As environmental, social and governance (ESG) sustainability evolves from a nice-to-have to a critical component of your business, remember that what gets measured gets done. An ESG scorecard can embed sustainability metrics throughout your organisation, translating strategic objectives into individual responsibilities.
This is critical because sustainability is everyone’s business in the business — but few organisations cascade this responsibility beyond executive leadership. We believe that only when companies are sustainable at the core will they be equipped to achieve the goals stakeholders expect. This means embedding ESG into the scorecard and engaging people at every level.
Increasingly, sustainability is driving customer purchases, employees are seeking organisations with strong ESG goals, regulators are requiring greater public transparency, and investors and proxy advisers are pushing companies to do more.
Going above and beyond on sustainability pleases stakeholders, and it’s the right thing to do for our planet and people. What’s more, it can increase sales, lower costs, and improve employee attraction and retention — a critical advantage during talent shortages.
What is ESG?
of executives are focused on ESG in their organisations.
worry that embedding these goals into transformation plans will impact commitments to sustainability objectives.
executives says ESG/sustainability goals are influencing companies’ three-year plans.
of HR leaders say they’re focusing more on ESG, sustainability and stakeholder capitalism because of the pandemic.
of HR leaders are ensuring that executives have obligations for ESG/sustainability metrics.
companies are sharing ESG risks and rewards across all stakeholders.
Actions lag behind intentions
Despite the benefits of embracing ESG, the consensus is that organisations aren’t making positive change fast enough. Today, just 25% of executives say their companies have made inroads on ESG/sustainability initiatives.* Most organisations are doing only what’s mandatory, ensuring they’re complying with ESG regulations, but a small yet growing group of companies wants to make a greater impact instead of simply completing requisite compensation transparency exercises, they actively work to achieve internal pay equity and improve diversity, equity, and inclusion (DEI) programmes and measures.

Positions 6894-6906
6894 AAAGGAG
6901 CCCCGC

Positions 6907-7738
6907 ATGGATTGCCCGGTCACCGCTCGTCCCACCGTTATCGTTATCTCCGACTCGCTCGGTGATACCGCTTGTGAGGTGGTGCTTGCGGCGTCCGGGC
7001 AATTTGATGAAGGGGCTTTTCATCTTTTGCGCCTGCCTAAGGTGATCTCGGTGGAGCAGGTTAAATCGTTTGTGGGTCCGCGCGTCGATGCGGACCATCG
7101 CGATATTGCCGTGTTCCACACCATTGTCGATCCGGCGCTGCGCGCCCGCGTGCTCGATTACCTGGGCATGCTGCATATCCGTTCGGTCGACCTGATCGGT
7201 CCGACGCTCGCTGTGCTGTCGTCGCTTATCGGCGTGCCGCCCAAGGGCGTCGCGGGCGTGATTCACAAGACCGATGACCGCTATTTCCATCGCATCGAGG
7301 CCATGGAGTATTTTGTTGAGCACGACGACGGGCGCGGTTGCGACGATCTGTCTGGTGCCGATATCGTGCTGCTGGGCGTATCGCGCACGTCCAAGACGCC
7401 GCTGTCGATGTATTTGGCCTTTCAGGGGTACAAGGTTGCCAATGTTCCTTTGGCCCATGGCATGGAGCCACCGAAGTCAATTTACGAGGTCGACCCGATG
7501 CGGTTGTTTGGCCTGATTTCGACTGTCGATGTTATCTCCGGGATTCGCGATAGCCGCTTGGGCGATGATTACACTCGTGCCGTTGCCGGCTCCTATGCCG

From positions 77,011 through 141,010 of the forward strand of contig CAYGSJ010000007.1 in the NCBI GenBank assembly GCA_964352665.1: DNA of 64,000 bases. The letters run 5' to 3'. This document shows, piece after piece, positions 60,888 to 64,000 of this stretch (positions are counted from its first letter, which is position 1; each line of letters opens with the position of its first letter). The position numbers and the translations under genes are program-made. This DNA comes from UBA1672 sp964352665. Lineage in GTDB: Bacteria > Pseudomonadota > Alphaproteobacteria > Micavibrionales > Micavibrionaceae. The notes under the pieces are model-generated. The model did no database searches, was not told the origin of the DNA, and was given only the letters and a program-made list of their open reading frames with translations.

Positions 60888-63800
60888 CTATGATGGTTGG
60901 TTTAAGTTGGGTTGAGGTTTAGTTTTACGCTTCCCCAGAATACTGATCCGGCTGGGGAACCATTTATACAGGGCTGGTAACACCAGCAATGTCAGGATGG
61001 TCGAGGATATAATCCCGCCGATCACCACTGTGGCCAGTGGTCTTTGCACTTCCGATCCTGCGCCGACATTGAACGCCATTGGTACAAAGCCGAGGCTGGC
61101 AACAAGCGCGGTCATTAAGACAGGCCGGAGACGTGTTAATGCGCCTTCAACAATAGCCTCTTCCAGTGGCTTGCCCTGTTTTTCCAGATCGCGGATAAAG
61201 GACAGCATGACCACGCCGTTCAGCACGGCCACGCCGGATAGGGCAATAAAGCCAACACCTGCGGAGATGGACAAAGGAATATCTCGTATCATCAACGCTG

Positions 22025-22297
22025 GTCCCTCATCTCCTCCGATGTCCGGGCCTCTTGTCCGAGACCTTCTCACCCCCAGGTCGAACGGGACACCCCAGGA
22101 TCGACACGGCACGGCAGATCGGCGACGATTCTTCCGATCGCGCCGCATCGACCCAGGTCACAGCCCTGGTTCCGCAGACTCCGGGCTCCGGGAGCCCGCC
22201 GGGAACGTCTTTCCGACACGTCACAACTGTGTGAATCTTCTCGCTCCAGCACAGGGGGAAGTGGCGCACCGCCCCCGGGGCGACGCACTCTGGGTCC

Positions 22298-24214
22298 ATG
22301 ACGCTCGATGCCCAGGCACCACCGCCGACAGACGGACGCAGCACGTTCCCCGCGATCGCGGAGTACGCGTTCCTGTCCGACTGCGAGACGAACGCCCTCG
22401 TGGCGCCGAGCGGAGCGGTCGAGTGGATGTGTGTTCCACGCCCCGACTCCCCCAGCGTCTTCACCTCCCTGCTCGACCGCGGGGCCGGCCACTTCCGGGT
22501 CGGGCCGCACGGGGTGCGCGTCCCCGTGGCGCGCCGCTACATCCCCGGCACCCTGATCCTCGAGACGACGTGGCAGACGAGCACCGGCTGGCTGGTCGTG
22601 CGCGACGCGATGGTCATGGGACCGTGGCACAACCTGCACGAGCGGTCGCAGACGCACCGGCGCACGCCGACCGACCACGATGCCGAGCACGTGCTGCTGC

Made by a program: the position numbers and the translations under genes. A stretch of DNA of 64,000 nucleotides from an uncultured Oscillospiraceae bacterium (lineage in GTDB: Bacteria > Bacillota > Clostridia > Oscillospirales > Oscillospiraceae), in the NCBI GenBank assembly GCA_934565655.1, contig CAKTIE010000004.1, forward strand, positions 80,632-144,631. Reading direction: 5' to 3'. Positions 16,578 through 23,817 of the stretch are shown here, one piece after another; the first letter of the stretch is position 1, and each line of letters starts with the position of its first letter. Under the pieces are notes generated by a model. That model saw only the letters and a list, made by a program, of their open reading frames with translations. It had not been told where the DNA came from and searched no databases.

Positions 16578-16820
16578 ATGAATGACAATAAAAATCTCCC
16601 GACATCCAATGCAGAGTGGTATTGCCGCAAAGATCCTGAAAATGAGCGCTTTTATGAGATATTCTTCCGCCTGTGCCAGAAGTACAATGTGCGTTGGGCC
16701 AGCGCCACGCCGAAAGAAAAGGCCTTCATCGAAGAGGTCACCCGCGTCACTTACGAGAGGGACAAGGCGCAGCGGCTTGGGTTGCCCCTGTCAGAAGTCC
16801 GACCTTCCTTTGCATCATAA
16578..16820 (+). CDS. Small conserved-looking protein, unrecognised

It can be a struggle to create the right sustainability objectives and incentives. Although more than 80% of organisations say they’re focused on improving DEI, a critical part of social sustainability, only half have set formal, quantitative DEI goals and targets. And though the social facet of ESG is gaining on the previously predominant environmental focus, only about one-third of C-suite executives have targets on their personal scorecards related to good work standards (37%) and DEI (36%).
ESG scorecards pave the way
For organisations at any stage of ESG engagement, a scorecard can deliver results, guiding leaders to make more conscious sustainability-driven decisions about stakeholder engagement, focus areas, structure and governance, resource management, and metrics and funding. Focusing on these transformational components can help embed sustainability into leadership, people practices and operations.
A scorecard can also unwind traditional incentives driven by profitability and individual performance, creating budgets based on a broader range of factors, including the organisation’s ability to achieve its ESG goals. To that end, ESG targets have also begun moving down the executive ladder, affecting managers and employees who are typically untouched by these objectives.
Embedding sustainability into your organisation’s DNA
Circular economy, circular responsibilities
For organisations focused on a circular economy — one that reduces the use of materials, designs products to use fewer resources, and recycles used products to manufacture new materials and products — performance and compensation outcomes might be tied to ESG metrics for various employee groups.
- Leaders can start by creating and communicating the strategy and rationale: A circular economy is an important part of ESG for the environment but also for the organisation as it brings cost savings, pleases customers and attracts talent.
- The execution of the strategy extends to product managers, who are tasked with creating products designed for recycling and highly aligned with circular economy objectives.
- The sales of sustainable products can be incentivised by attractive compensation schemes to constantly increase the share of such products in the company’s revenue.
- Service employees also have a role to play as they connect with customers to retrieve and recycle used products.
Have you identified your organisation’s most pressing ESG issues?
To what extent are your organisational purpose and culture aligned to ESG?
How aligned are your incentive plans with your ESG objectives? Are they working? Do you incentivise for ESG outside compensation?
How are you bringing your people along on the journey? How much are people across the organisation thinking of ESG in their day-to-day work?
Have you identified the jobs throughout your organisation that have the greatest impact on ESG performance? Are they evolving to deliver?
Have you embedded ESG into your talent management programmes?
How have ESG expectations influenced your products and service offerings?
Are you staying ahead of evolving regulations and reporting requirements?
How are you assessing, benchmarking and managing your ESG progress?
Have you set time-bound commitments to remain accountable?